Your Family’s Story

Thought I would put out a request for some help from our readers.  Since I am familiar with domestic adoptions and just learning about international adoptions I was wondering if any of you who have experience with international adoptions could write me to tell me your stories.  I was also thinking it might be great to have some of your stories on our website as well.   If you could give me permission to publish them it would be very helpful, not only to myself but other families embarking on such a wonderful journey.  I am reading all sorts of wonderful articles but it would be absolutely amazing to hear some real life stories.  Stories about the process, bumps in the road, political “stuff” you and your family had to go through, “in-country” challenges.  Those sorts of things.  Really, I would just love to hear your story.

If you would like to share, please e-mail me at  Please include in your message if you would allow me to repost your story, if you would like to remain anonymous.

Thank you so much, and as always let’s spread the truth, it’s contagious!


One of the best lessons I learned was what the letters in the word FEAR really mean.  When I was a little girl and was fearful about something my dad would pull me aside and ask me “Maryheather, what’s wrong?”  I would proceed to tell him what was scaring me and he would tell me, “Maryheather, do you know what the letters in fear mean? They are an acronym for False Expectations Appearing Real.”  What a brilliant man.

I believe this is still very true today when it comes to HIV/AIDS,  or anything that is different than what we are use to.  I’ve found that the letters H I V evoke a lot of different emotions.  Emotions that are very real and very normal to have.  When we educate ourselves and others about HIV/AIDS we are able to disspell any myths and tell the truth about living with it.  By spreading truth that there is a problem and that it’s affecting children  we can get rid of that fear and do what we are called to do-help.

My dad also taught me that perfect love casts out all fear.  So those of us that know Jesus should not be afraid for He is with us in all that we do.  By educating ourselves and others and being able to shine a different light on difficult subjects we can also help erase fear.

So I will continue to learn and educate people so that their fears can be released, as mine have been.  Fear really can keep us from completing the task that only we can do.  Fear can be paralyzing and today I promise to spread the truth.  Won’t you join me?  Let’s change the acronym to Freedom by Educating And Reacting with love.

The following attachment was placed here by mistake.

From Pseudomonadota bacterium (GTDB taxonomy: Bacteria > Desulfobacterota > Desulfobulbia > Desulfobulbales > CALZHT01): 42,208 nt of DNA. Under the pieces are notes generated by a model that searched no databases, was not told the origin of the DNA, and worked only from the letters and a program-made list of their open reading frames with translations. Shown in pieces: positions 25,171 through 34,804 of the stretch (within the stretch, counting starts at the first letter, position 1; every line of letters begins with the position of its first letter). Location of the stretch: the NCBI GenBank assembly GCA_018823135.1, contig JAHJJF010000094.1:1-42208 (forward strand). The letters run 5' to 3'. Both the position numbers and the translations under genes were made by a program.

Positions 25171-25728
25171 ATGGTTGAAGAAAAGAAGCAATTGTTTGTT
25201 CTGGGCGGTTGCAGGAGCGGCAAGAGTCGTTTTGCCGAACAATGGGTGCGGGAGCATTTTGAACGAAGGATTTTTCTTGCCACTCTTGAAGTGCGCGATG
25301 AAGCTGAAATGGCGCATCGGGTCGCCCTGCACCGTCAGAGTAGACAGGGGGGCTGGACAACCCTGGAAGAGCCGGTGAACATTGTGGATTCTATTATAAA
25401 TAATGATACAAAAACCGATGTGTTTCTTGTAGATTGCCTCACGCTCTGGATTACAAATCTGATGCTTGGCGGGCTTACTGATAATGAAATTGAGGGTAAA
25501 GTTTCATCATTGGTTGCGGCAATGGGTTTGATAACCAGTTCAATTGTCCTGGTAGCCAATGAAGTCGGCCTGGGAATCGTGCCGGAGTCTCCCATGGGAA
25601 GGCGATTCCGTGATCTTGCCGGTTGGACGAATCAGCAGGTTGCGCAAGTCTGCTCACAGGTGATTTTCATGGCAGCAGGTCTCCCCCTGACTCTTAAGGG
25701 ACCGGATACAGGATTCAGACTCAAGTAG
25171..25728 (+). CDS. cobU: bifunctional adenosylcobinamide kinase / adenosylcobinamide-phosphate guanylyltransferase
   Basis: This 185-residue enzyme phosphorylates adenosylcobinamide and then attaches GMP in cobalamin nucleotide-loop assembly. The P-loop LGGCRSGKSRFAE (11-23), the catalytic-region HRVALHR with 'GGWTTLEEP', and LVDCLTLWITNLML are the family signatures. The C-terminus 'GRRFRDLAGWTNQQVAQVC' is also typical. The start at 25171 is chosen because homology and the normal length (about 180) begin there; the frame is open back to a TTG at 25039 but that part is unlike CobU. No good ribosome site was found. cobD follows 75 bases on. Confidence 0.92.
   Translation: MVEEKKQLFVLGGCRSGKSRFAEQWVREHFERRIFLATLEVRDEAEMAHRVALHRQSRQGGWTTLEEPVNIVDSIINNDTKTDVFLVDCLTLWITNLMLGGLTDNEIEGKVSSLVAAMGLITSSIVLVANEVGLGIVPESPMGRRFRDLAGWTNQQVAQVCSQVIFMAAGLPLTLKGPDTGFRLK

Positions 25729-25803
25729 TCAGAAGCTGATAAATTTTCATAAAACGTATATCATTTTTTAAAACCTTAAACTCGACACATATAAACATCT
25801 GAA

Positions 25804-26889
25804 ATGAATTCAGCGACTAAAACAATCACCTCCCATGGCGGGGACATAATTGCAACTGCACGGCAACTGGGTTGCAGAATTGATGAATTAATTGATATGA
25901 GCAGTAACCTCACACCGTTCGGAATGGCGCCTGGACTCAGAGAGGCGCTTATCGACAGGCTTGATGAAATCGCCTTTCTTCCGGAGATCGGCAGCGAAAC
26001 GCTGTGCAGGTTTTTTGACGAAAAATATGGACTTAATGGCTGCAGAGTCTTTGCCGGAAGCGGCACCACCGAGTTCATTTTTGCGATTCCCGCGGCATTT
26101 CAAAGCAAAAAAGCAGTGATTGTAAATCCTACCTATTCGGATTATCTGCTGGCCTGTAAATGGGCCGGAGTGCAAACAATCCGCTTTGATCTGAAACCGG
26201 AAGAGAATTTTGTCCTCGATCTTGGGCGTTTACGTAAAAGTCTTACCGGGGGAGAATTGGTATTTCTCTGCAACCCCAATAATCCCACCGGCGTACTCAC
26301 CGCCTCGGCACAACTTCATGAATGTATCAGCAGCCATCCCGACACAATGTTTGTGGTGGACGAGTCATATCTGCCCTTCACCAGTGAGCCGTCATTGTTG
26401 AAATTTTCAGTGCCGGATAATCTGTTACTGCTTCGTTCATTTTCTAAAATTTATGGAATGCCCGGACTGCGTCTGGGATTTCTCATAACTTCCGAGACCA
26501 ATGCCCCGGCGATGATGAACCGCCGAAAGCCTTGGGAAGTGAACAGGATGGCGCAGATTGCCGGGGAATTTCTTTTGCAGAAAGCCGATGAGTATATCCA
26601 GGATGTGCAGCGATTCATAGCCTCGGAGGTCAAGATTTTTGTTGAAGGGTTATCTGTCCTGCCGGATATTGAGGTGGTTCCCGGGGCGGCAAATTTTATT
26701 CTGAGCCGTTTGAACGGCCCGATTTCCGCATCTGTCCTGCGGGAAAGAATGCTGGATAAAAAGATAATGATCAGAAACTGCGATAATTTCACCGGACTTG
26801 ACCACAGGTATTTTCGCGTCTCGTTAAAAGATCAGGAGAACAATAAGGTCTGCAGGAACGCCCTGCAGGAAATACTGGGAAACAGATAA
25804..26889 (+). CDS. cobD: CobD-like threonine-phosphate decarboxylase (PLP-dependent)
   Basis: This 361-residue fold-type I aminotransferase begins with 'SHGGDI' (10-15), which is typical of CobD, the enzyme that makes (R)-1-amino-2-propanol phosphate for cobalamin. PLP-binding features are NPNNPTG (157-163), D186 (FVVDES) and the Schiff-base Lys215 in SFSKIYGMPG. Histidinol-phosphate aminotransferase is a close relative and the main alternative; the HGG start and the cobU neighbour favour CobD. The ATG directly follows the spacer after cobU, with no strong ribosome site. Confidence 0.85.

Let the TRUTH be Told

So after doing some research I have come to the realization that as Canadians some of us still are not very clear about the basics about HIV/ AIDS so I though for one of my first blogs I would help clear up some common misconceptions.

1.) What are the three main ways HIV is transmitted?

Through unprotected sexual contact, through injection drug use or the sharing of needles, or through mother to child transmission during birth or breastfeeding.

2.) What does HIV stand for?

Human Immunodeficiency Virus

3.) What does AIDS stand for?

Acquired Immune Deficiency Syndrome

4.) Are children with HIV/AIDS who are receiving proper medical care expected to die early?

No. Individuals with HIV/AIDS who are receiving proper medical care are expected to live a normal lifespan.

5.) Has HIV ever been transmitted among family members under normal living circumstances?

No.  It has NEVER been transmitted among family members under normal living circumstances.

I find it hard to believe that in this day and age as part of the “information generation” we are still so unaware of truth.  At Project HOPEFUL our aim is to educate, encourage, and enable families and individuals to advocate for orphans affected by HIV/AIDS.  If you haven’t yet please visit and see how you can help us spread the TRUTH.

Visit Often!

Welcome to the Project HOPEFUL Canada blog!  I am Maryheather. I am so excited to be a part of the Project HOPEFUL team, and might I add, that Project HOPEFUL is finally in Canada!  Yes!  Feel free to stop by this Canadian blog  for current info about HIV/ AIDS, how to support those living with HIV/AIDS and how Canadians specifically can advocate for the children that need us so much. Help be a part of spreading the truth!

Canadian Immigration Law

Here is a really helpful link to understanding immigration law as it pertains to persons with HIV/AIDS.